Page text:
Chapter 2 Overview of AC Drives : Types and ApplicationsAdjustable speed electric drives are a feature of practically every type of industry. In earlier days, such drives were realized by combining several electrical machines. An example of this is the Ward-Leonard drive. With the advent of power semiconductor devices, however, these earlier systems have been replaced by motors controlled by static power converters. The block diagram of such a drive is shown in Figure 2.1.

ELECTRIC POWER SOURCE

STATIC POWER CONVERTER GATING PULSES SIGNAL PROCESSING AND CONTROL

MOTOR

FEEDBACK SIGNALS

FEEDBACK SIGNALS

Figure 2.1: General Block Diagram of a converter controlled electric motor drive

Historically, the silicon controlled rectier (SCR) was the rst semiconductor device to become commercially available. As a result, the rst converter controlled drive to nd widespread application in the industry was the DC motor drive fed by a line commutated converter. The outstanding features of this type of drive are the simplicity of the power converter circuit and straightforward control, even for high performance applications such as servo drives and rolling mill drives. Drives up to the megawatt range have been satisfactorily performing in industry and have in fact become the standard against which the performance 3

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Chapter 2. Overview of AC Drives : Types and Applications

Table 2.1: Status of Power Devices for AC Motor Drives

Device MOSFETs

Maximum voltage and current ratings available 500V upto 100A

Comments Easy to drive;conduction losses high;High switching frequencies up to 20kHz

Drive rating for which suitable upto 10kVA

BJTs

1000V, upto 600A in Darlington connection

Base drive not simple ;low conduction losses in case of single device;switching frequencis up to 5kHz Easy to drive;conduction losses lower than for MOSFETs;switching frequency up to 10-15 kHz; recent technology - prices likely to decrease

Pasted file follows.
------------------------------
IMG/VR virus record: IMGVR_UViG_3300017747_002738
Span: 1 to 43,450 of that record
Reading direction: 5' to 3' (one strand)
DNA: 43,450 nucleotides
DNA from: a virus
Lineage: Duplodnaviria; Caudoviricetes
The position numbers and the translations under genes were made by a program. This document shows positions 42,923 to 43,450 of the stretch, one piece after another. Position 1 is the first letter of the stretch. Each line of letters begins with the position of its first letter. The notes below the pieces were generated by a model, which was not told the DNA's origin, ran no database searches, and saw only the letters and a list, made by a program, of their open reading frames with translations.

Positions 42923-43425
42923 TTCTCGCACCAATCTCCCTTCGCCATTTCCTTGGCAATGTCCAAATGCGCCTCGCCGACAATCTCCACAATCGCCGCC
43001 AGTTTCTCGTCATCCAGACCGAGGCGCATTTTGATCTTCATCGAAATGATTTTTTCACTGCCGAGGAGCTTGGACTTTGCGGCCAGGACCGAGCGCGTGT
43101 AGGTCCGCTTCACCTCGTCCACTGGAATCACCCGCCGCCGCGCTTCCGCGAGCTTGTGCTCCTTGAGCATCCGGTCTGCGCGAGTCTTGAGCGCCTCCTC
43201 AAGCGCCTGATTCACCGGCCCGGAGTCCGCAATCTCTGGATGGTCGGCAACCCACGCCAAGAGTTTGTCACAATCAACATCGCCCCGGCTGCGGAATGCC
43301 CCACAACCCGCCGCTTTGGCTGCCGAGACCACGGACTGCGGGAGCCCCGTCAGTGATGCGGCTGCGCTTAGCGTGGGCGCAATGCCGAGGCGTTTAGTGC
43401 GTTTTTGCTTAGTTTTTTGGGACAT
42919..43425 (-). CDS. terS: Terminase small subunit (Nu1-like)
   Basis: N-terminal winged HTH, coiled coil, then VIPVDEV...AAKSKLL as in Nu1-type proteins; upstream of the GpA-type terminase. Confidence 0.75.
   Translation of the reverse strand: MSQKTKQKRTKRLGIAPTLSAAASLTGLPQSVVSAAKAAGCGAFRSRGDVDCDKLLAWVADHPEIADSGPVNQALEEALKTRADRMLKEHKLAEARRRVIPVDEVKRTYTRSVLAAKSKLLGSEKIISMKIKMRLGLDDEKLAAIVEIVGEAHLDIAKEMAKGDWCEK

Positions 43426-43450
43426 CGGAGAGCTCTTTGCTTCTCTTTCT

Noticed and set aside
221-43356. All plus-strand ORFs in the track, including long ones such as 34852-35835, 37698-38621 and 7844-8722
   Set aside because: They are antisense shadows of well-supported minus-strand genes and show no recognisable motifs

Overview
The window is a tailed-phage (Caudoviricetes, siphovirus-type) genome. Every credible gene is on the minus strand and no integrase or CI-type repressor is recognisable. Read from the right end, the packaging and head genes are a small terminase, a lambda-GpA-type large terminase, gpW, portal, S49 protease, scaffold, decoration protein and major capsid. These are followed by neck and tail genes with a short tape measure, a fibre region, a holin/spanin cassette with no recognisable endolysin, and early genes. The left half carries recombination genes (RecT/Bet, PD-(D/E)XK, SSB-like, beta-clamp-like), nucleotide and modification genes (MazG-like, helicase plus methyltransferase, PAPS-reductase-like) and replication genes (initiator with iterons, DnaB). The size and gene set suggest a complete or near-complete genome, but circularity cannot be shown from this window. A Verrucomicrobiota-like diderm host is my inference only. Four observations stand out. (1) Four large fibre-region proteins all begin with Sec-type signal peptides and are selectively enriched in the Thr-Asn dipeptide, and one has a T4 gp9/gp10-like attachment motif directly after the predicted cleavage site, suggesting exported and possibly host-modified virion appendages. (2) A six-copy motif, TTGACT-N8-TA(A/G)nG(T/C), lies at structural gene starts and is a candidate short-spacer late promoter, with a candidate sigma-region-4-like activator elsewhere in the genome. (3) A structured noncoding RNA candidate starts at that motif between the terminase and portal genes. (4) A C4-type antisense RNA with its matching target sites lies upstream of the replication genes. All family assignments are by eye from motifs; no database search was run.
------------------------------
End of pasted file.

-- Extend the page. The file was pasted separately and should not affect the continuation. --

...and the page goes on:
upto 100kVA

IGBTs

1000V, upto 300A likely to go up 600A

upto 50kVA likely to go up up to 100kVA

GTOs

2500V, 2000A

Gate drive complicated; better surge ratings than above switches, switching frequency up to 1kHz

Large drives up to thousands of horse power Very large drives in the MW range

SCRs

4000V, 3000A

Gating simple;rugged, turn-o dicult; preferred for line/ load commutated inverters

of future drive types are to be judged. However, it is well recognized that dc motors have a number of limitations: Their power rating is limited at high speeds due to commutation. The commutator and brushes require maintenance. DC motors are not suitable for the hazardous environments such as mines, chemical plants etc.

The power to weight ratio of DC motor is not good as that for AC moors, especially the induction motor.

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Table 2.2: AC Drives Types, Ratings and ApplicationsConverter type Forced commutated Voltage source Machine Type Permanent magnet syn chronous motors Reluctance motors Squirrel cage induction motors Upto 100kW high speed, very good dynamic per formance (spindle and servodrives) Doubly-fed slip-ring induction motors Wound eld synchronous motors High power (20MW) High speed High power (20MW) sub synchronous operation High power low speed; Very good dynamic character istics Upto 2MW good dynamic performance Upto 4MW High speed High power (10MW) low speed very good dynamic performance MOSFET/ BJT/IGBT Low power drives(10 kW) with good dynamic perf ormance(sevos) Upto 100kW SCR/ /GTO Upto 1MW High power density (aircraft applications) Upto 100kW Current source SCR/GTO self commtated SCR Machine commutated Naturally commutated Line commutated Inverter Cyclocon verters